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Asteroid mission extended; encore flight scrubbed

NEAR photo
Last image taken by NEAR before landing. The top panels magnify two mysterious depressions, each the size of a footprint  

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'We have no fuel'

Mysterious 'footprints'


(CNN) -- The first spacecraft to land on an asteroid will make scientific observations on the surface of the space rock for at least 10 days, NASA announced Wednesday.

But mission engineers decided to ground the NEAR-Shoemaker probe permanently rather than command it make an encore flight, an option they considered after it made an improbable landing on Monday.

The robot ship touched down on the asteroid following a yearlong orbit, despite having no landing gear.


"We were trying something untried in the history of deep space navigation," NEAR navigation chief Bobby Williams told reporters. "For a spacecraft not designed to land this came off extraordinarily well."

The NEAR (Near Earth Asteroid Rendezvous) mission was to shut down Wednesday, but NASA decided to give the probe a temporary reprieve after the ship sent radio messages to Earth after landing. Mission managers had considered such a feat almost impossible.

"It's sending back housekeeping data right now but we hope to get science data later this week," Williams said.

The probe probably landed tilted on its side, a stroke of luck that allowed it to continue communications with Earth, mission managers said.

'We have no fuel'

Moreover, its gamma-ray spectrometer faces the surface, which could allow it to collect invaluable data about the composition of the oddly shaped rock. There is a "reasonable chance" the data will be recovered, project scientist Andrew Cheng said.

Mission engineers had considered sending NEAR-Shoemaker on an encore flight, but decided not to because of its advantageous location for communications. There was another more compelling reason as well.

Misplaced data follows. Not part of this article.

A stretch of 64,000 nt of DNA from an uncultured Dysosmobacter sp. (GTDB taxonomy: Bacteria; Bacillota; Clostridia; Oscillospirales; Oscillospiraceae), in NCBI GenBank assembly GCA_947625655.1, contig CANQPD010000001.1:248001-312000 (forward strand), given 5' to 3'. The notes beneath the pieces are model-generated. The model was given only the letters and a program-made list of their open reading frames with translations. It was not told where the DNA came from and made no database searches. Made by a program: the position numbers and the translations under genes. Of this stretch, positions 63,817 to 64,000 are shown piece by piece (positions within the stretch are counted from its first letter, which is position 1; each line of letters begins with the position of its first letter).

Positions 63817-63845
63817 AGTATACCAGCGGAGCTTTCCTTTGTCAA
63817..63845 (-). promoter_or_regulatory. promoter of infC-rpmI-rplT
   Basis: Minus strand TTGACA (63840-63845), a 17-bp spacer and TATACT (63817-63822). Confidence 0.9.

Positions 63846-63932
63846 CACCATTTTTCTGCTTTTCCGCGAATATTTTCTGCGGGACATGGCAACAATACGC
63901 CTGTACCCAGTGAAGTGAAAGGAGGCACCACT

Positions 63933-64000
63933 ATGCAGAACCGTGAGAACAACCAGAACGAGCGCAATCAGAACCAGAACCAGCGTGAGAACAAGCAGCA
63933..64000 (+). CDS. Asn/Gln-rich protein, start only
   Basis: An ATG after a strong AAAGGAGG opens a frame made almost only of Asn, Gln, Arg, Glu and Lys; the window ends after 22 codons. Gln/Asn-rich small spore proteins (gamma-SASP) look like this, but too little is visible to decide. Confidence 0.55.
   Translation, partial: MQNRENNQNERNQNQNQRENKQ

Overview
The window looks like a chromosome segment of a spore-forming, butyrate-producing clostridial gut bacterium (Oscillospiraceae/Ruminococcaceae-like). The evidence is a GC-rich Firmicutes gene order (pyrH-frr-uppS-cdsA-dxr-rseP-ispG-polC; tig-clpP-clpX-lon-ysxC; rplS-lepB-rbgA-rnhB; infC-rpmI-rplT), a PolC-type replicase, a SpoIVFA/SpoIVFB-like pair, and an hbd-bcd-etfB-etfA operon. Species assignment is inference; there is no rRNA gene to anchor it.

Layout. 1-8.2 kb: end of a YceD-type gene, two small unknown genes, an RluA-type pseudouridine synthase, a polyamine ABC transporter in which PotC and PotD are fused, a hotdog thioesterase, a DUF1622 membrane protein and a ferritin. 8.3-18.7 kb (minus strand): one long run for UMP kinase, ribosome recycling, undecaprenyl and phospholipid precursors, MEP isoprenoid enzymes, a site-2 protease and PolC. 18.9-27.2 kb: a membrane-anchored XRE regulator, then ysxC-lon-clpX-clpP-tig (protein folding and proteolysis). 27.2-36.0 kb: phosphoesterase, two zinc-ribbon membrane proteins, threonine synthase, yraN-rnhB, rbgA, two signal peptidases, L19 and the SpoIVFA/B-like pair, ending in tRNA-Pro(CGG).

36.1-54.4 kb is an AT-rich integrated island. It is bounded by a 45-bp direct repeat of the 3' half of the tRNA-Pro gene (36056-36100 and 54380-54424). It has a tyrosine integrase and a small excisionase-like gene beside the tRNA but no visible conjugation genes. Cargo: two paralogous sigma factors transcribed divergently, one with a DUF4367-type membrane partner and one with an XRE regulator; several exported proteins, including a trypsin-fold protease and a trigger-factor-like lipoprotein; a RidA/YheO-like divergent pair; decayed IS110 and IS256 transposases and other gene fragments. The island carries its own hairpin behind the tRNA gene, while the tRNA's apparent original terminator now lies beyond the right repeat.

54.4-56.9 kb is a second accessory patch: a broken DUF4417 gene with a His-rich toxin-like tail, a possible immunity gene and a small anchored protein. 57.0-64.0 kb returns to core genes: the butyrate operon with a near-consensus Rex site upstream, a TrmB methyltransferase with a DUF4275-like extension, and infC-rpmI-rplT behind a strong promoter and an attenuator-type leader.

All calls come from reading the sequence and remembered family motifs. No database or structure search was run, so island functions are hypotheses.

"We have no fuel on board, plus or minus 8 kilograms," said one NEAR scientist.

NEAR-Shoemaker traveled 2 billion miles (3.2 billion km) since it began its $225 million mission five years ago. During its yearlong orbit of Eros it took 160,000 pictures of the asteroid and conducted comprehensive studies of its geography and composition. Its rocky companion Eros is only the fifth celestial body touched by a human spacecraft, following the Moon, Mars, Venus and Jupiter.

Mysterious 'footprints'

Before its controlled crash into Eros, a 21-mile-long (34 km) object about 196 million miles (315 million km) from Earth, NEAR-Shoemaker beamed back pictures with the best resolution ever of an asteroid.

The images, one as close as 120 meters (394 feet), bring into focus features as small as a golf ball, said mission scientist Joseph Veverka.

Those and other NEAR pictures should keep astronomers busy for awhile. Some suggest unknown forces breaking up boulders, moving debris into flat crater pools and creating unidentifiable depressions the size of hand and footprints.

"We really have seen Eros in great detail. That has allowed us to answer a few questions, but also presented us with a bag full of mysteries that will have us scratching our heads for years to come," Veverka said.

Spacecraft makes improbable landing on asteroid
February 12, 2001
NASA hopes asteroid landing will solve riddles
February 9, 2001
Space probe swoops within 3 miles of asteroid
October 26, 2000
Asteroid orbiter marks halfway point in historic flight
August 16, 2000
Summer lets orbiter see asteroid Eros in new light
June 27, 2000
Asteroid Eros resembles 'building blocks' of Earth
May 31, 2000
NASA unveils quartet of asteroid movies
April 28, 2000
NASA releases first 'flyover movie' of asteroid
March 24, 2000
'Stunning' images hint asteroid broke from a planet
February 17, 2000
Comet co-discoverer Eugene Shoemaker dies in crash
July 18, 1997

Near Earth Asteroid Rendezvous Mission
Johns Hopkins University Applied Physics Laboratory
Near Earth Object Program

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4:30pm ET, 4/16

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